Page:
Design Your Topics with Users in Mind

The human brain is hardwired to process visual information incredibly well. In fact, a recent study by MIT found that we can identify images in 13 milliseconds, which is literally faster than the blink of an eye.

That’s important information to consider when you’re designing your online engagements. Rather than opt for a text-heavy exercise, look for opportunities to cater to people’s visual sense. This can be as simple as creating tables that are easy to scan, or interactive maps that are visually more engaging.

For example, the City of Lawrence, Kansas, asked the public to give input on the budget last year and again this year. Both times, the exercises were basically identical in content—except last year, residents had to work their way through a long series of questions that all asked the same thing: Do you think this department should get more, less or the same funding? In addition, every question had a lengthy description.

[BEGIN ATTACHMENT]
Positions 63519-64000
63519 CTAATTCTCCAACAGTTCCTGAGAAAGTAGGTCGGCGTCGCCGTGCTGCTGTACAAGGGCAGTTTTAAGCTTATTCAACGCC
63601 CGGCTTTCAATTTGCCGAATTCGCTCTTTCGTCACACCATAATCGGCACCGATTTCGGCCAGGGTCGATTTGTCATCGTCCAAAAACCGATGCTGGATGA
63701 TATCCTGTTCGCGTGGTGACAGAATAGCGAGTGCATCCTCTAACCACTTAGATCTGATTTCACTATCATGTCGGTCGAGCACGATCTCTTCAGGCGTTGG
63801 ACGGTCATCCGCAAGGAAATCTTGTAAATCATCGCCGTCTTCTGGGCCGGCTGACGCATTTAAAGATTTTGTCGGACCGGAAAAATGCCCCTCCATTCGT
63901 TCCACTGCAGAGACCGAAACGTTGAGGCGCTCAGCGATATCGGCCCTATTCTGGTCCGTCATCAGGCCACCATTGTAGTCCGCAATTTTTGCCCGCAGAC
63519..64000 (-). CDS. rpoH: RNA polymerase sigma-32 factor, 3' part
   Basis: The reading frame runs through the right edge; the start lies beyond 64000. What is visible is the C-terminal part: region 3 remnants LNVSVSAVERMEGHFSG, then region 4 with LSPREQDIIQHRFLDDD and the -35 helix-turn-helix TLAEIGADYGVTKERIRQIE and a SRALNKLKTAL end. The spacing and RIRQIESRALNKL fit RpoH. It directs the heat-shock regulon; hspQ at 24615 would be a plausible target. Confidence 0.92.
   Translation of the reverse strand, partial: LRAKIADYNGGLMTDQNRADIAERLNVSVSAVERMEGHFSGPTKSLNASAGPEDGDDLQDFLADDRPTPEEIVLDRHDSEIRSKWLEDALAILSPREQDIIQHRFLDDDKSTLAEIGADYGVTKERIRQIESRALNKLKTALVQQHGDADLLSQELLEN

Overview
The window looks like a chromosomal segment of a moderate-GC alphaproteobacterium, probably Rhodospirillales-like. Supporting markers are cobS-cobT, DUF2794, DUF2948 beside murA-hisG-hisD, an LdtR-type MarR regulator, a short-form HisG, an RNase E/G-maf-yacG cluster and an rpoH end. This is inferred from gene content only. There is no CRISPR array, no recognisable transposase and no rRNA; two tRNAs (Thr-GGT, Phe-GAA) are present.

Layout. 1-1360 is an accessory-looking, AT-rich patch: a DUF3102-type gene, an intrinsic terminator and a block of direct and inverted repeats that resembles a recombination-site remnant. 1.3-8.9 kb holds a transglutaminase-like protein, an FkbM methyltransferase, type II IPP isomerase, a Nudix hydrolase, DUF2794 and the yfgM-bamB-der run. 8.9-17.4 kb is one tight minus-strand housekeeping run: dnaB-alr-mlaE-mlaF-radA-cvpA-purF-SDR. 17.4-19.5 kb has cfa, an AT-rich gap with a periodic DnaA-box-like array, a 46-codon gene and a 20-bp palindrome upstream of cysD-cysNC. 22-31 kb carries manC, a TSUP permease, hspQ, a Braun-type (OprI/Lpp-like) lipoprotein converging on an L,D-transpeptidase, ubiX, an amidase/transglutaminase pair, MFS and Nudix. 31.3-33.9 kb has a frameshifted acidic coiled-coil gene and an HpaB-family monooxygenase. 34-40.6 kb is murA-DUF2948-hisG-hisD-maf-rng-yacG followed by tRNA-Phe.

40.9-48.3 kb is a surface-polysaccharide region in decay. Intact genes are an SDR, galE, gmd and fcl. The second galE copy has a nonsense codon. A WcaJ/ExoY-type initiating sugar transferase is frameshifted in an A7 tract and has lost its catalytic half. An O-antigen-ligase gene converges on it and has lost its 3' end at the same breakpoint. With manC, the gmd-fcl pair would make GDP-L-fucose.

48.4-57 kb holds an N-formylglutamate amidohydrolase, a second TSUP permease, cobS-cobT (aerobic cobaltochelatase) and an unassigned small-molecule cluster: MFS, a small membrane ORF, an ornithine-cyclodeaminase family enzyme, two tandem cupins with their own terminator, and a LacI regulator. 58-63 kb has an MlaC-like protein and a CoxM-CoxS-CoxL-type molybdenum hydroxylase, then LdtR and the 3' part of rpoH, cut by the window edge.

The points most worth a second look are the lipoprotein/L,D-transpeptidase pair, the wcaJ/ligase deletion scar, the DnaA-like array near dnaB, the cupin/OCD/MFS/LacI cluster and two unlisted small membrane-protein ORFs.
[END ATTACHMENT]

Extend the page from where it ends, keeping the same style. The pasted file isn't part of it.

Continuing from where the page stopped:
As you might imagine, working your way through 20 of these questions would make for a tedious exercise.

Now contrast that with the approach Lawrence took this year. All those questions were condensed into a matrix. That way, people could quickly scan the information to provide input faster, and in a visually more interesting manner:


In addition, all those department descriptions were put into a glossary of terms that residents could refer to as needed. Again, this made for much more efficient experience.

The change is simple. Yet it had a tremendous impact on participation. Last year’s effort received 45 responses, and this year’s effort garnered 332 responses—a staggering eight times higher.

City of Lawrence Communications Manager Megan Gilliland says that by working with Peak Democracy staff to revise this year’s exercise, she was able to “condense the form so that viewers did not get overwhelmed.”

That’s an important takeaway, because if people feel overwhelmed, they’ll probably not participate.

As you can see, paying attention to details pays off when it comes to designing online engagements that are efficient and engaging. If you’d like help designing your next topic, contact your Customer Success Manager.

Category: Community Engagement

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